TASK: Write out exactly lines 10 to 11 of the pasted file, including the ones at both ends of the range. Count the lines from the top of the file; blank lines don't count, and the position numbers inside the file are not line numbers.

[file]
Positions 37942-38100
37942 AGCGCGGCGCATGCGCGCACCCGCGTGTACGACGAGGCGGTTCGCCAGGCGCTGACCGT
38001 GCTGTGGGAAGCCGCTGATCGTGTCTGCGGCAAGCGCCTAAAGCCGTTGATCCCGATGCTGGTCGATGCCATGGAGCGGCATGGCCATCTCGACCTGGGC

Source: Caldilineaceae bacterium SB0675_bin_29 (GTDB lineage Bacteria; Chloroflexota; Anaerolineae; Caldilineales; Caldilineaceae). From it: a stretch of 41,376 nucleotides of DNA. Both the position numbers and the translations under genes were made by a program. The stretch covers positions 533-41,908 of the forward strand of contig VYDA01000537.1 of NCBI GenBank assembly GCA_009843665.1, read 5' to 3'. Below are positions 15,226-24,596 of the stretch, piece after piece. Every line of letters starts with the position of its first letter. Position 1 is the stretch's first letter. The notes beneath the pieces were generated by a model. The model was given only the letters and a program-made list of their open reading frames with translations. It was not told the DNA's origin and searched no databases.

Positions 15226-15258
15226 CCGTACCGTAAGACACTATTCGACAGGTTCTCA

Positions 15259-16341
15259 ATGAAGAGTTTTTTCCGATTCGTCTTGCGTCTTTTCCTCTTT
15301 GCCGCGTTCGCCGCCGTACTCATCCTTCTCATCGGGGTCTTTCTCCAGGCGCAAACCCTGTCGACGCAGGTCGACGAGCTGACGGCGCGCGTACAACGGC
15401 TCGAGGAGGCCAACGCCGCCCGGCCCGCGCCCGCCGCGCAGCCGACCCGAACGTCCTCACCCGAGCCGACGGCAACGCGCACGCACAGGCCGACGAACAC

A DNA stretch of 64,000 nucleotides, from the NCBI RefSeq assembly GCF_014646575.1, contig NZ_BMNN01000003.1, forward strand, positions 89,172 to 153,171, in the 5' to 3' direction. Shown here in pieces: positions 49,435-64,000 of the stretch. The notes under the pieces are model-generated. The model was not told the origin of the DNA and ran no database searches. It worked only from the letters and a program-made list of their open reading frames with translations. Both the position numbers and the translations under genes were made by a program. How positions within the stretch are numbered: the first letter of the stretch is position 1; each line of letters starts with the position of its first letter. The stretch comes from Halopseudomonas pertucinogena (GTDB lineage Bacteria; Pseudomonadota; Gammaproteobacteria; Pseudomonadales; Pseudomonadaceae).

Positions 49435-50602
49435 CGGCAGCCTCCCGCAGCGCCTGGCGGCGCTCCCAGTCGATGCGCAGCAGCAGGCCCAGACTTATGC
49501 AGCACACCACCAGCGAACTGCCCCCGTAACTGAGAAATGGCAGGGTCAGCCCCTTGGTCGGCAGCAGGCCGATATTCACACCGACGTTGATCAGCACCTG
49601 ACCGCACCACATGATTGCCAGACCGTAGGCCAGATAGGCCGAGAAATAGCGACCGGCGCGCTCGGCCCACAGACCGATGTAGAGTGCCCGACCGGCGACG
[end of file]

15401 TCGAGGAGGCCAACGCCGCCCGGCCCGCGCCCGCCGCGCAGCCGACCCGAACGTCCTCACCCGAGCCGACGGCAACGCGCACGCACAGGCCGACGAACAC

A DNA stretch of 64,000 nucleotides, from the NCBI RefSeq assembly GCF_014646575.1, contig NZ_BMNN01000003.1, forward strand, positions 89,172 to 153,171, in the 5' to 3' direction. Shown here in pieces: positions 49,435-64,000 of the stretch. The notes under the pieces are model-generated. The model was not told the origin of the DNA and ran no database searches. It worked only from the letters and a program-made list of their open reading frames with translations. Both the position numbers and the translations under genes were made by a program. How positions within the stretch are numbered: the first letter of the stretch is position 1; each line of letters starts with the position of its first letter. The stretch comes from Halopseudomonas pertucinogena (GTDB lineage Bacteria; Pseudomonadota; Gammaproteobacteria; Pseudomonadales; Pseudomonadaceae).